divorce law

A woman is 35 years old. She is unmarried. She wants to have a child. She realizes that her childbearing years are coming
Getting a divorce requires a lot of adulting. (And yes, "adulting" is now a verb.) The timing on that couldn't be worse, because when you're getting a divorce, adulting is extremely challenging.
Every single thing we say and do are actions which we have chosen to make. What we don't say and do are the result of our inactions, which are also choices. Whether those choices are conscious or unconscious, they are still choices.
While there are many things you should ask your divorce lawyer, you should really also ask yourself many things such as simply "do I feel good about him or her."
Whether I realize it or not, because of the nature of their work, lawyers tend to be logical, analytical and rule-oriented people with very low emotional intelligence (EI) levels. It makes perfect sense when you consider that their job is to effectuate a "win."
When we buy a house, the deed is recorded with the County Recorder. There is a public record of who the owner of the property is. If someone is injured on the property, it is relatively easy to find out who the responsible party is.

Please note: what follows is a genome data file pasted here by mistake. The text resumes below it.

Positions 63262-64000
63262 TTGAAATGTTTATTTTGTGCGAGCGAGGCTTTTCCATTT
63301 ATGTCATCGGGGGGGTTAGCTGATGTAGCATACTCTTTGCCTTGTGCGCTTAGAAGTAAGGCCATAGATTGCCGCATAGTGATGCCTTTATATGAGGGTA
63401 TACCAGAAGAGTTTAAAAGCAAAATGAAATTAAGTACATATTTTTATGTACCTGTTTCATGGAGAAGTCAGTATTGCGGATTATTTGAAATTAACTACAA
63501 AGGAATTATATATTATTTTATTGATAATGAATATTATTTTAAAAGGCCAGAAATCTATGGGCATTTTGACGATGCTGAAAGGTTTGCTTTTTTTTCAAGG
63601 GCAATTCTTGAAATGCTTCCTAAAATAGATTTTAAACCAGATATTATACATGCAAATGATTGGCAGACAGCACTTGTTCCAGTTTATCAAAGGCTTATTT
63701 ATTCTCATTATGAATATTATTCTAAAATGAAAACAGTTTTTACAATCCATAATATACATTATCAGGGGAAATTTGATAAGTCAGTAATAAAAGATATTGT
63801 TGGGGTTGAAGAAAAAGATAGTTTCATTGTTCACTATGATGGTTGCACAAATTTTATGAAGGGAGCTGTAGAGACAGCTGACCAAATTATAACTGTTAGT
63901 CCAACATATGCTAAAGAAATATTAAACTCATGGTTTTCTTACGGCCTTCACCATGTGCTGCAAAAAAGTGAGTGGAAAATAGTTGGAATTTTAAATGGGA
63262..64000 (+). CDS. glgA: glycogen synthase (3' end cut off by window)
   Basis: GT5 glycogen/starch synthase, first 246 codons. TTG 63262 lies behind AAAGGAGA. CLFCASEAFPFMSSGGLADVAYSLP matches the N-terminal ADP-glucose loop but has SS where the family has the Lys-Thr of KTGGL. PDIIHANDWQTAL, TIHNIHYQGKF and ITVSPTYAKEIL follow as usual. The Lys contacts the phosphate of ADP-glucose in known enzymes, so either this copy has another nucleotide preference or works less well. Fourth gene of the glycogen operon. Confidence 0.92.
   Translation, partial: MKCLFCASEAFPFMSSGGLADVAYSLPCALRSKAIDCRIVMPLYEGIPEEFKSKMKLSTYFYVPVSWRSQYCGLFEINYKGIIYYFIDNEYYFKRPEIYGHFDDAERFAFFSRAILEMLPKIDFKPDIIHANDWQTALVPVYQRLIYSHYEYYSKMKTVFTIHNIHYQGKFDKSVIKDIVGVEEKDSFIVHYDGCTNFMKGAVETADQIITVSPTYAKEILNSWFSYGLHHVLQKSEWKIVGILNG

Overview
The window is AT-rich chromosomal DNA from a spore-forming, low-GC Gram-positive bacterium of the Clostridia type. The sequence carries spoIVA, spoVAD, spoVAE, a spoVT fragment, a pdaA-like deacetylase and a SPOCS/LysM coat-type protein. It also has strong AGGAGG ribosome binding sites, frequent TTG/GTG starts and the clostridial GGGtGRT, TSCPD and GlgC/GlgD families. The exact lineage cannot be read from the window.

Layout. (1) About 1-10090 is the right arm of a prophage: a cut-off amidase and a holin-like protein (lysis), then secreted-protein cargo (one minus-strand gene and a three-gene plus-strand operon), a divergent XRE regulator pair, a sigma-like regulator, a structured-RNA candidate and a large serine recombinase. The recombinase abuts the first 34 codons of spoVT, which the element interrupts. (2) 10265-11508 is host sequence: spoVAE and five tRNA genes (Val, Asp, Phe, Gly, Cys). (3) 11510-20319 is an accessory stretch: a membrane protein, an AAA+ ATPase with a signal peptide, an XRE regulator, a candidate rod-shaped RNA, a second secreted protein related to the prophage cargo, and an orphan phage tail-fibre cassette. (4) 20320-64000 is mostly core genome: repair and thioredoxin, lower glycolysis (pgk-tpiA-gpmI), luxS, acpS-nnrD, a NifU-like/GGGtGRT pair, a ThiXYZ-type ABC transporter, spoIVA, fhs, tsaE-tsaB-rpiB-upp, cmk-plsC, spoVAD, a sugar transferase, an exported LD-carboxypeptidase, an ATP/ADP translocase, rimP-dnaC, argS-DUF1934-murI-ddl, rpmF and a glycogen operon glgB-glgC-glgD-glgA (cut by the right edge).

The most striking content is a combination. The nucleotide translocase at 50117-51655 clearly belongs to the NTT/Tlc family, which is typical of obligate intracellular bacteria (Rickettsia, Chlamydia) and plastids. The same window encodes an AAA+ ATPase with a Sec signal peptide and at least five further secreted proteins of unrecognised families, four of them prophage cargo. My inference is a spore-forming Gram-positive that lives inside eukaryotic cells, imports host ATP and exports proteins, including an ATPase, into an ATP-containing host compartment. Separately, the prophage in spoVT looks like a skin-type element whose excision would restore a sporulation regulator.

Although evidence of a cheating spouse would have been more useful in a previous era of family law, it is far easier to get such evidence today with the rise of the internet and social media, and so such evidence continues appearing in divorce cases.
When couples marry for the first time -- increasingly in their thirties -- they aren't saying "'til death do us part" any more, but making up their own conditional standard of commitment, like, "as long as we love."
When people decide to divorce they often understand that they will have to divide up property. They often think that they are doing so in exchange for their personal freedom. But the fact is that their personal freedoms are significantly more infringed upon once they are divorced than they ever were while married.
Please understand, I am not selling divorce. You are not abandoning your marriage: That was your spouse's choice. You are not to blame for the death of your marriage. But if you delay, you could spend the rest of your life blaming yourself for the disaster of your divorce.